- Have you ever used math and physics to explain your technique, movement or choreography?
All the time.
- Do you look at statistics much to analyze your art?
No. For me, statistics do not define art. Embracing life experiences and channelling it into a pure self expression is how I analyze my work.
- Do you have any other insights to offer into how you use mathematics in dance?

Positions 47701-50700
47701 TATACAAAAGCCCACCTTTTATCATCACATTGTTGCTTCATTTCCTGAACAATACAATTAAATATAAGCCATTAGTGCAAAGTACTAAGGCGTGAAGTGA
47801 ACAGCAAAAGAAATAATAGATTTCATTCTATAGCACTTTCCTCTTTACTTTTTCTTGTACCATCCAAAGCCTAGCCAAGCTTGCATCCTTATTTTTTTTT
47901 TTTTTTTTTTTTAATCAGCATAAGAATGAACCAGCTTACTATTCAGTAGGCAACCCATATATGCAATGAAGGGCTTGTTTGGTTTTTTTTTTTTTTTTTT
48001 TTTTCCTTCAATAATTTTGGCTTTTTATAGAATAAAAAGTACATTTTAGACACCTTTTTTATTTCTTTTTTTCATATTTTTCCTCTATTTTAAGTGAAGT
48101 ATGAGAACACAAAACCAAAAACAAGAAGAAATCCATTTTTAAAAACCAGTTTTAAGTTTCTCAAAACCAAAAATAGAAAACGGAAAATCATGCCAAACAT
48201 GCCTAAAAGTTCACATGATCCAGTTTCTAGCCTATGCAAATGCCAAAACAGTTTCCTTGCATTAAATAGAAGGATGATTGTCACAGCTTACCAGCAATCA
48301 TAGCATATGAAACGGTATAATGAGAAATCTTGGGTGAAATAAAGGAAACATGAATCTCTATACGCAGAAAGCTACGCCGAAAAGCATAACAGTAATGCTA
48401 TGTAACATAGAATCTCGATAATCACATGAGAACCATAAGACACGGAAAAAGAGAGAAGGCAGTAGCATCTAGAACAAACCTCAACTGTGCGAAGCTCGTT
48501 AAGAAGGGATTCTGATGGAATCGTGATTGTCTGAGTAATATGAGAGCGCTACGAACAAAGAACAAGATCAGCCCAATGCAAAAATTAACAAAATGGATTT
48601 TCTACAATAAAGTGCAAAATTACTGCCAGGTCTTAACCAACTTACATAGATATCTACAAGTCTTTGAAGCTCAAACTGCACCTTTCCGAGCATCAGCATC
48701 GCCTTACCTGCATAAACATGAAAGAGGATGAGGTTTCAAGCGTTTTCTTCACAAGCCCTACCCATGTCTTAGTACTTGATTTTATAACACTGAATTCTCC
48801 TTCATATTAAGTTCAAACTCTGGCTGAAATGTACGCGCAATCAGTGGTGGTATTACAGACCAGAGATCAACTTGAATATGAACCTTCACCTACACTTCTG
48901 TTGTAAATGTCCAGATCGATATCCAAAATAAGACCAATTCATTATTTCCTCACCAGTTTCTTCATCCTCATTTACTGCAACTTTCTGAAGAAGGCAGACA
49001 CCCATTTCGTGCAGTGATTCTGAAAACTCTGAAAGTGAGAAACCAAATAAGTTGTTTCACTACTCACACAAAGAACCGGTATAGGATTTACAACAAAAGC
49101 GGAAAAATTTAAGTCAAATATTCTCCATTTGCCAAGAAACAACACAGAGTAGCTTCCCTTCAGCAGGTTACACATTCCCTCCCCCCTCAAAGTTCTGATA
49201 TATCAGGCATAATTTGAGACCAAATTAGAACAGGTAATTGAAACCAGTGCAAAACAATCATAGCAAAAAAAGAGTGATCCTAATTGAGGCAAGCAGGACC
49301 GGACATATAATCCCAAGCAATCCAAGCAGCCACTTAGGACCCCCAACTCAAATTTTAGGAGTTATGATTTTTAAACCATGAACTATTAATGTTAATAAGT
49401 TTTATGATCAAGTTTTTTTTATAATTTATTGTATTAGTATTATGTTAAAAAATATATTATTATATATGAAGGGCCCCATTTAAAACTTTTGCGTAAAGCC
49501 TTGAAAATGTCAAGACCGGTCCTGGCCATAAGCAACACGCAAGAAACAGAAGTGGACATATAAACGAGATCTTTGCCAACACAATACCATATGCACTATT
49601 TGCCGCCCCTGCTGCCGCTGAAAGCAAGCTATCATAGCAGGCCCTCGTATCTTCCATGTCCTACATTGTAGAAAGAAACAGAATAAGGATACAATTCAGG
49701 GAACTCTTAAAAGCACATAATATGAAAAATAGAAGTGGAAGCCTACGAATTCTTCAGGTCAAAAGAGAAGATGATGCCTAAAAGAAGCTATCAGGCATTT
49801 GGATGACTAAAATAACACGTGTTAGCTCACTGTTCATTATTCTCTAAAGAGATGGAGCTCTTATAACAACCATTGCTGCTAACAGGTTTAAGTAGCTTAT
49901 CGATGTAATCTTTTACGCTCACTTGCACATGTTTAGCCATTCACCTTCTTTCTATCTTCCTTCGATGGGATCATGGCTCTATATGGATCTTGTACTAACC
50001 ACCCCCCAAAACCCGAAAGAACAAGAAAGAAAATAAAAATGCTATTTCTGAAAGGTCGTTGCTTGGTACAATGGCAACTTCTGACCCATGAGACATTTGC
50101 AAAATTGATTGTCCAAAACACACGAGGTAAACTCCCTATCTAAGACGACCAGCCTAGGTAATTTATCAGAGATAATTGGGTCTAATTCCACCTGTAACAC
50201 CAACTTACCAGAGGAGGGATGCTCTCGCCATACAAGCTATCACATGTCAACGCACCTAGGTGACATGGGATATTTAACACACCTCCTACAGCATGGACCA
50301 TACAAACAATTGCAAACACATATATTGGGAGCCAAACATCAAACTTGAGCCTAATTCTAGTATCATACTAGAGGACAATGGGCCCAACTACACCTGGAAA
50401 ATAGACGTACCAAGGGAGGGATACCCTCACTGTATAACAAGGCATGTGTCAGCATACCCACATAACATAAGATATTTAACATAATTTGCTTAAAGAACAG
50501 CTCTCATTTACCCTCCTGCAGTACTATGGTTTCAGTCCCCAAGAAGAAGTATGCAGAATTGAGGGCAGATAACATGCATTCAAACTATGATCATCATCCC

We as a human race are becoming more aware of ourselves. This is only the beginning. The boundaries and pigeon holds the system has on us from seeing the different illusions, are falling. We are beginning to express ourselves on a whole other dimension. Slowly being introduced to the 4th. The universe is expanding, and the vibrational frequency of the universe is speeding up our perception of time. Earth is going through a frequency shift, and this shift is shaking things up. It’s allowing humanity to see the through self. So, my strongest advice is to allow yourself to express wholeheartedly without any boundaries or perception blocks of understanding self! We are one! This understanding is from my exploration into Sacred Geometry, the mathematics of all sound and frequency. Everything in existence has it’s own frequency, which is also defined by math and is measured in hertz. Love is the highest frequency, and living completely in love with self, we heal our planet. So, Love thyself!